Baroness - "Yellow & Green" (CD)
"Yellow & Green" track listing:
Disc 1 (Yellow)
1. Yellow Theme
2. Take My Bones Away
3. March to the Sea
4. Little Things
7. Back Where I Belong
8. Sea Lungs
Disc 2 (Green)
1. Green Theme
2. Board Up the House
3. Mtns. (The Crown & Anchor)
6. Psalms Alive
8. The Line Between
9. If I Forget Thee, Lowcountry
Reviewed by buickmckane on July 19, 2012
“Yellow” and “Green” are not like other Baroness albums you know; I feel these albums are less about being heavy and are more contemplative and upbeat. They are definitely not what I was expecting, but still have the same amount of layering and musicianship that you’d expect from this intriguing band.
The first album “Yellow” has a slow acoustic open that goes into a rollicking, hard rock song with a dark edge: “Take My Bones Away.” John Baizley’s vocals are sung more clean than before and have more harmonies. The next song “March to the Sea” has a similar, cleaner, and tighter sound in the guitars and the vocals with a slight echo effect, almost a progressive pop tempo like Queens of the Stone Age. Throughout the album, nuances of whimsical pyschedelia, happy stoner tones, and new wave ambience ebb and flow as if Baroness had been doing this for the band’s entire existence. There’s even a slight disco drum beat by Allen Blickle in “Little Things.” The melancholy acoustic tune “Twinkler” brings the album back to an ambient 70’s warm tone, full of reverb and backwards soundscapes.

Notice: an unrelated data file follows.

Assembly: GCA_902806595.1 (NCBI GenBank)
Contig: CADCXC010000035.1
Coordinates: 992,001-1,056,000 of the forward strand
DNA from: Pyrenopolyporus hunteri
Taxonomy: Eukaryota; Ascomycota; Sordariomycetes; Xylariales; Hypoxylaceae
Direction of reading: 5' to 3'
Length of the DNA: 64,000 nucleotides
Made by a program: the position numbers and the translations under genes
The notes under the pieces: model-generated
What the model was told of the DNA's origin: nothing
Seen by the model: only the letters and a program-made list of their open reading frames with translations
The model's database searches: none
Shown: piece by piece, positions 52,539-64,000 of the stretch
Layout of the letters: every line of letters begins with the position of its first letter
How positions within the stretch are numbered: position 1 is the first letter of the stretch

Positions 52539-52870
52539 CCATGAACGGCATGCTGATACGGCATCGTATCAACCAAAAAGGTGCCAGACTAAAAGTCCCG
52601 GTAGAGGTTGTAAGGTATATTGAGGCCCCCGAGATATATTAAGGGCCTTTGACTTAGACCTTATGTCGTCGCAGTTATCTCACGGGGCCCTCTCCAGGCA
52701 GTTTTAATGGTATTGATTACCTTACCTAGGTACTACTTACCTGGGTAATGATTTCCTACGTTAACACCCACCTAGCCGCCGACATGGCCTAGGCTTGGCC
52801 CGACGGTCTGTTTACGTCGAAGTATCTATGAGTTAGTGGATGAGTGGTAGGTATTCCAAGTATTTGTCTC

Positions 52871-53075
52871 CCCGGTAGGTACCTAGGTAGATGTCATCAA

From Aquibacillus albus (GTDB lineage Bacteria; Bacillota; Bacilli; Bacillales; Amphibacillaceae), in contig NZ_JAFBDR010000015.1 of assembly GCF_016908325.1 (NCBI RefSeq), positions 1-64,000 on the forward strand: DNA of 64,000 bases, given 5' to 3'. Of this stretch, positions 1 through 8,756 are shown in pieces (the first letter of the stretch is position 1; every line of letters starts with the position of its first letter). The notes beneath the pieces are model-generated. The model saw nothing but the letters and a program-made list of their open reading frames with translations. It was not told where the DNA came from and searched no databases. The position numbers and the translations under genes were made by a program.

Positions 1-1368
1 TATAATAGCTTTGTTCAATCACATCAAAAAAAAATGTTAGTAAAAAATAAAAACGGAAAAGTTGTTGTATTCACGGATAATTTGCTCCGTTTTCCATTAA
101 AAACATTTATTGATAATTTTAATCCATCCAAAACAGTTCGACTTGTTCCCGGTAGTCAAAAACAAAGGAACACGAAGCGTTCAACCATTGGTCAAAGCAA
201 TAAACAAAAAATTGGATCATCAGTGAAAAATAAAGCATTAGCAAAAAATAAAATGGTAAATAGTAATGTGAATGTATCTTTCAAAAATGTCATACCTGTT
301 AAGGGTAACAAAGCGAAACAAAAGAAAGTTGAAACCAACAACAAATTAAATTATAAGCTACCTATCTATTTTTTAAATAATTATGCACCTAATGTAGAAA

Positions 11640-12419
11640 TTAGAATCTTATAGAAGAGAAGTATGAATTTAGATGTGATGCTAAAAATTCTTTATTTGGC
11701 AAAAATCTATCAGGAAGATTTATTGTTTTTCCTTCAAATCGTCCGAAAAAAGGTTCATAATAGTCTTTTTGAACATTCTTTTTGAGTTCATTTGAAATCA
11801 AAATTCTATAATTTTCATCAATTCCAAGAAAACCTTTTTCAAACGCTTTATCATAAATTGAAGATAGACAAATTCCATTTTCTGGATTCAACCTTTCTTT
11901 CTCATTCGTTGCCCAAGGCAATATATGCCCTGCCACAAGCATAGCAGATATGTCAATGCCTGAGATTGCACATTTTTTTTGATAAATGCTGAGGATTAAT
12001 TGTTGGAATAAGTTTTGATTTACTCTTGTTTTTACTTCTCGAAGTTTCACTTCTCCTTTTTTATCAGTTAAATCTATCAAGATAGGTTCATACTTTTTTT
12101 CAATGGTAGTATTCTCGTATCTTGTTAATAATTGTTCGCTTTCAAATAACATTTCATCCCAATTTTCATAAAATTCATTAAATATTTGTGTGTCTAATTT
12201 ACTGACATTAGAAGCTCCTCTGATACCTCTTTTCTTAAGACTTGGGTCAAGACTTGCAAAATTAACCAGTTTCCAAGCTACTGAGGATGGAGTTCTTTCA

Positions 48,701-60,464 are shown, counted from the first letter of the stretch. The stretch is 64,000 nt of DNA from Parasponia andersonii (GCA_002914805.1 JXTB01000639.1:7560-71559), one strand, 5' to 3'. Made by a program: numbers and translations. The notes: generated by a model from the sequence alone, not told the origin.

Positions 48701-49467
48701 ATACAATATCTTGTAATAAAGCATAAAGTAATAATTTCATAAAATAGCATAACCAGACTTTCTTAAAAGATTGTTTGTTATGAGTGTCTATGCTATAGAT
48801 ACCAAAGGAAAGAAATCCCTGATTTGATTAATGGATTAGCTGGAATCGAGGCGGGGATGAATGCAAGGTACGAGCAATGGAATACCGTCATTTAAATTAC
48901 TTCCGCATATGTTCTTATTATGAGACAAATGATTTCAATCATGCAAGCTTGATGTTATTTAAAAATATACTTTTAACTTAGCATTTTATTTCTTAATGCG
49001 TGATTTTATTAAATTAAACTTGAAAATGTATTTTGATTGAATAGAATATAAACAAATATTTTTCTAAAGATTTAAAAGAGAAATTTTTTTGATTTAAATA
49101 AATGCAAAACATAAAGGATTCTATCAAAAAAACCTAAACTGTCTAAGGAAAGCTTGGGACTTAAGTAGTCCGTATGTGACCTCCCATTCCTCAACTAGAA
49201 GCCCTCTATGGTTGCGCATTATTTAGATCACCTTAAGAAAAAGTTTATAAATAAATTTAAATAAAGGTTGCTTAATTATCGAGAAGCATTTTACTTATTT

“Green” begins with an almost 90s California alt rock sound, but winding through the songs you find that each is different. For instance, “Collapse” has weird guitar effects that vary from the very minimal new wave sound in “Psalms Alive.” Songs like “Board up the House” showcase a bass driven rock vocal melody, full of hooks and memorable composition. “Stretchmarker” is an instrumental song that has sweet acoustic guitars picking a melody over an ambient background that slowly shifts to the foreground. Then in “The Line Between,” there’s finally some fast strummed guitars and a darker metal sound, but not so much that it is isolated from the other tracks. It ends on a slow, ambient instrumental note in “If I Forget Thee, Lowcountry.” When this album is not punching with a new wave beat, it’s ambient and acoustic, with guitar twang tones occasionally no drums at all.
“Yellow” and “Green” are certainly a move into new territory for Baroness, somewhere between Killing Joke’s later albums and Radiohead’s more experimental releases. The band is making a new sound all its own that will fan out to an even larger audience.
Highs: Excellent use of layering and the sound varies every song.
Lows: Too much of a departure from the band's previous sound.
Bottom line: These are interesting albums from Baroness with very good musicianship.
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